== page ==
Wednesday, November 9, 2016

An open letter to students: Tear down the Great Wall of Ignorance, reasoned discourse, voice for the voiceless, privileged and minorities working together

To my fellow students:

Like many of you, I have mixed to negative feelings about what happened on the election night. Upon the election of a businessman from New York who caused a stir with his words and actions from the past, I became concerned that some of my friends, especially immigrants, would be in a disadvantage for years to come.

However, I believe that this should not be a cause to skip school, walk out of lectures, and just chant around campuses saying that we will not accept the president-elect to take the Oval Office. As students and intellectuals, we have the power and privilege to learn latest technologies and ideas, experiment with latest techniques, analyze information, and contribute to the political process through our voices and advocacy. Walking out of lectures just because our favorite candidate did not win is, to me, a disgrace to our forefathers who fought for universal suffrage to come to life, who fought for democratic process to take shape via reasoned dialogue, and saw long-term implications of student movements and laid the foundation to privileges we enjoy in 2016.

I believe that there are other ways of helping those in need, particularly those we feel would be disadvantaged in the future. Certainly we can go and embrace minorities, we can assist immigrants with advice, and can formulate changes through dialogue. As students, we are still learning, and we could use our intellectual capacity to inform and persuade the electorate. As students, we are given a mandate to learn principles and methods to guide the future generations. As students, we are given an opportunity to make a difference through reasoned discourse and critical analysis. As students, we are in a position of leadership to peacefully demand changes and let the new national leaders know that we are a force that cannot be ignored through reasoned advocacy. As students, we can serve as voice for the voiceless, champion for the oppressed, and participants in a historic moment to tear down the Great Wall of Ignorance.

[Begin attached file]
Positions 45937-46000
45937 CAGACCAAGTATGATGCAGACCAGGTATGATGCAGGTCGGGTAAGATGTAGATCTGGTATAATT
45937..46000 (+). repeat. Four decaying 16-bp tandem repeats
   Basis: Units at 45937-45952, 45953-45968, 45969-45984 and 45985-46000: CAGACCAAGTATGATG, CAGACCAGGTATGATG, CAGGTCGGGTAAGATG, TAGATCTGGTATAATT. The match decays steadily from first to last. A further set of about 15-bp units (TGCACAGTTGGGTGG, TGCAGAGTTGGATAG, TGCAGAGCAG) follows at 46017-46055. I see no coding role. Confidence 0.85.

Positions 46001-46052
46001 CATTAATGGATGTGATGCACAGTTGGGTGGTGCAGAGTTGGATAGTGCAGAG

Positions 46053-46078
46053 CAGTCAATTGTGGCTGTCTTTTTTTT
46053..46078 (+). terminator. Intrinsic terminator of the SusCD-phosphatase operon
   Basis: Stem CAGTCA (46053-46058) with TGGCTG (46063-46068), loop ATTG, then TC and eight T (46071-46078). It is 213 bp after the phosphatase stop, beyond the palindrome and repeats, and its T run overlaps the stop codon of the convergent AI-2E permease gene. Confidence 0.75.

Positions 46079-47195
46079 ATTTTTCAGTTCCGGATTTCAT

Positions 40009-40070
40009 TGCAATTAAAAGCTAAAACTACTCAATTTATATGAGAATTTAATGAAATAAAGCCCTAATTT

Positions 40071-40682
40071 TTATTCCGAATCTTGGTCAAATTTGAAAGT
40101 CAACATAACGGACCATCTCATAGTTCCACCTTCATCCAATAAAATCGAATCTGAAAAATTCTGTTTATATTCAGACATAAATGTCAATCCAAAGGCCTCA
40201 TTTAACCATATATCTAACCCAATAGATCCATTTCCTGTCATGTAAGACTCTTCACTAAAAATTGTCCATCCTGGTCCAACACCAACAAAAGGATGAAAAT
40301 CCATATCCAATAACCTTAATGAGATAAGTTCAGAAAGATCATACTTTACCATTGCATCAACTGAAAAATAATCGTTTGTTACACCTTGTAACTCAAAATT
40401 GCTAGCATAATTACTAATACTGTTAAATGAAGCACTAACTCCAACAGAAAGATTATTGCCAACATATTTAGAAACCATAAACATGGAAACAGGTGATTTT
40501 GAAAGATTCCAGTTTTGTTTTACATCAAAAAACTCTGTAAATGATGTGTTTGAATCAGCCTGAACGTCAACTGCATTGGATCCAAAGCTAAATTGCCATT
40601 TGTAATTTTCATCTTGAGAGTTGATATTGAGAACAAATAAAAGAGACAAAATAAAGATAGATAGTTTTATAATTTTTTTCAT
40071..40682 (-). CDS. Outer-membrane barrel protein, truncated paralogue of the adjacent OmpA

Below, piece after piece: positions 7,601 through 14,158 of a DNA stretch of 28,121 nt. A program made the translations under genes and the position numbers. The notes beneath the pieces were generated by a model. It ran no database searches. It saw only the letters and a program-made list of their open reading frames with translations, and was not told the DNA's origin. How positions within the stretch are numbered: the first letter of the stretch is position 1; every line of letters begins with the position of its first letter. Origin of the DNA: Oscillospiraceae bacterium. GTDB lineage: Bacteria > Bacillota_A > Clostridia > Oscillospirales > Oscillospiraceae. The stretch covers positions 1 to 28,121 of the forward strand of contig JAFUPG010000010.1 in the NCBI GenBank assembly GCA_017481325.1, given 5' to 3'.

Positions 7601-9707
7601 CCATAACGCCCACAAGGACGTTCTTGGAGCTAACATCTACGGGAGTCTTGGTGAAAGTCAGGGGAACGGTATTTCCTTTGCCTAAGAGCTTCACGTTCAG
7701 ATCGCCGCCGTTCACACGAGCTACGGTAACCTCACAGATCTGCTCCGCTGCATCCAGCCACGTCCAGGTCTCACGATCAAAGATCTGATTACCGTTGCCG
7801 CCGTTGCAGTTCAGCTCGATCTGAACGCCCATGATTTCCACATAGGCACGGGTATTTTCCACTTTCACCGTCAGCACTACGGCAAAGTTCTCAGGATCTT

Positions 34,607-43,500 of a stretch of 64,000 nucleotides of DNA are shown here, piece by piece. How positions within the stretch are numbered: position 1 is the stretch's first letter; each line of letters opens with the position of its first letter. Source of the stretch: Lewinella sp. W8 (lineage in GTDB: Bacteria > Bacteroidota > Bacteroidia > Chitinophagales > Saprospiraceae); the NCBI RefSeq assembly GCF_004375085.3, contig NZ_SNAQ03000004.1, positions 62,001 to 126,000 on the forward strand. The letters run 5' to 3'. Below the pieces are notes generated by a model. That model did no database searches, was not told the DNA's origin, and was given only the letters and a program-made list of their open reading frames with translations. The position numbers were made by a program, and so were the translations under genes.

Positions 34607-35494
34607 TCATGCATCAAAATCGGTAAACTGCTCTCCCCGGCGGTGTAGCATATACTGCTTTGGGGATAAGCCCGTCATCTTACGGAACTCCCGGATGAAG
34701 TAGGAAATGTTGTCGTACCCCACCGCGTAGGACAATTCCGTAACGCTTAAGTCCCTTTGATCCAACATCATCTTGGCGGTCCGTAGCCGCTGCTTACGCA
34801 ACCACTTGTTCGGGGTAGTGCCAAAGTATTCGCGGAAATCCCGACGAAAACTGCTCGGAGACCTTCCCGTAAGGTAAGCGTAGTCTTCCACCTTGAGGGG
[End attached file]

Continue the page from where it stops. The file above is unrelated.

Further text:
To my fellow students who believe that they can exercise privilege to ignore minorities and partake in silent oppression: come, let us reason together. Bring your case, and students who have experienced oppression and ignorance can bring their case. Because of the physical and virtual wall called "ignorance and prejudice", you are creating a situation where America's progress has come to a halt. Please stop building this wall, or would-be partners (immigrants, minority students and others) will build a taller and thicker wall, thereby impairing America's capacity to recognize, accept, deal with, and move on from America's dark past of oppression and prejudice. Please learn while you are young, otherwise history will repeat itself. Learn while you can, because there will come a day in life where one cannot go back to change how things are then. You can, and you are more than capable of making a difference in making America great and whole again. As a student with disabilities and minority status, I offer you a hand in hopes that we can come together, embrace and work together to making this nation great again.